I didn't decide she couldn't trust her gut ....she said she didn't trust it ...ala razor talk. I dont know what kind of Dr she has or doesn't..... again your reading a great deal that's just not there.

If you read here for any length of time you will find that the people are going to tell you like they see it....perhaps a little harsh even. I don't even put myself in that group but maybe now I should.

And yes, I don't think this is the best match.....sorry .....just my limited opinion.
Stated my intention before sorry that wasn't good enough...

Sn.....maybe you can address the topic of people here telling it like they see it.



Sorry got to go

Last edited by dingedheart; 08-29-2011 at 08:44 PM.
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  #28  
Old 08-29-2011, 09:09 PM
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SNeacail SNeacail is offline
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Quote:
Originally Posted by dingedheart View Post
If you read here for any length of time you will find that the people are going to tell you like they see it....perhaps a little harsh even.
True and some are extremely good with their floggers, be it verbal, written and/or leather . Just remember, there will be harsh questions, for the sole purpose of determining if the original poster has an answer. How some of those questions are answered, makes a big difference in how people respond.

Quote:
I don't even put myself in that group but maybe now I should.
Actually DH, these and many more recent post seem to have lost the angry tone . However, you are going to have to learn to use the "smilies" to the right of the reply box, because sometimes your sarcastic comments get lost (taken as angry or very harsh) when written .
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  #29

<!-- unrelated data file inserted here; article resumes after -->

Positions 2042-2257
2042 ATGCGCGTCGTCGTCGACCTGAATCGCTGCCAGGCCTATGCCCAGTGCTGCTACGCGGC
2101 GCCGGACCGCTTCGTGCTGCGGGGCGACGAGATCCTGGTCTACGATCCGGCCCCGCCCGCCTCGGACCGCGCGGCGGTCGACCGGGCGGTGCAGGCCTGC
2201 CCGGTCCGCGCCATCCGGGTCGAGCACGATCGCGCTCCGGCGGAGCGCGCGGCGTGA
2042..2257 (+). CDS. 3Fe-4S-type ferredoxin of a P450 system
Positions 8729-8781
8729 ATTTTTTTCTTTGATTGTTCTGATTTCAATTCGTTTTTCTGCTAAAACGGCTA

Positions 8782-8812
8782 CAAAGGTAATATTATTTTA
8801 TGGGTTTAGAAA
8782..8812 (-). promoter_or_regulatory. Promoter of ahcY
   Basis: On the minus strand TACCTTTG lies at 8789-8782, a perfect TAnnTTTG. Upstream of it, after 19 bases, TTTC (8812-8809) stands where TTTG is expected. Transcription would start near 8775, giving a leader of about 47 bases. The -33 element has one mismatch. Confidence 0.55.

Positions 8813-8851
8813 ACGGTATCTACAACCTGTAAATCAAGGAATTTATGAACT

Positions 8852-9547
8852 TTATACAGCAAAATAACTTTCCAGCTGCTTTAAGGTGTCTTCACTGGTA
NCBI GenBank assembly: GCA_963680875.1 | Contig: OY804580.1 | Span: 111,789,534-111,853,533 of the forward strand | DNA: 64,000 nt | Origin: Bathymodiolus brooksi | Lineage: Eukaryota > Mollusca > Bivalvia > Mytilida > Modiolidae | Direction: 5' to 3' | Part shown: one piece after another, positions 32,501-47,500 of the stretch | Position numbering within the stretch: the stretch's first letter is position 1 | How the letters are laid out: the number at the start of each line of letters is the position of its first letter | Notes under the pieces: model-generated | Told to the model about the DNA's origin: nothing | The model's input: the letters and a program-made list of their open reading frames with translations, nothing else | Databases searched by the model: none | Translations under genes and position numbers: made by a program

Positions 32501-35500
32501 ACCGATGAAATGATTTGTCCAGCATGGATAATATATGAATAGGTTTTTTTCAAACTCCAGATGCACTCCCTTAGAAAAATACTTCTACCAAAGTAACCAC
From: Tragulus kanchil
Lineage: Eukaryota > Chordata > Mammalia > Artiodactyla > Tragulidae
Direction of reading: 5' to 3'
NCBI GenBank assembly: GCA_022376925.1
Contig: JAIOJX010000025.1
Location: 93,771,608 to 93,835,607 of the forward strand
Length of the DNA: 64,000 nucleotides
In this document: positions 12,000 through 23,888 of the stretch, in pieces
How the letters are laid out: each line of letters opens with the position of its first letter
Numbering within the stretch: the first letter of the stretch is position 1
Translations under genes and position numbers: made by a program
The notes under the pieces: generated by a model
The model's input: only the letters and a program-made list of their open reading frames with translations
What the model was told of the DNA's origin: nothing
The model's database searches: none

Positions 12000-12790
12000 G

Old 08-29-2011, 09:09 PM
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BrigidsDaughter BrigidsDaughter is offline
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Dinged, the way you come across (to me) is that people with clinical depression who can't trust themselves shouldn't be in a relationship, when (from my own experience with a bi-polar husband) the relationships in their life are often the reason they don't give into the razor talking to them.
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  #30  
Old 08-29-2011, 09:12 PM
Monogamish Monogamish is offline
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Anneintherain : My female half wishes to express her thanks. You were the sort of story/advice she was looking for. That as long as communication stays open, that what she wants is quite possible.

The last thing I have to state is this: In life, good communication is based on facial expressions, active listening, empathizing, understanding, and clearness. In the digital realm , good communication relies more heavily on clear wording, proper grammar and spelling, and verbosity. The less you explain, the more the reader will have to interpret themselves, and therein lies where it usually goes wrong.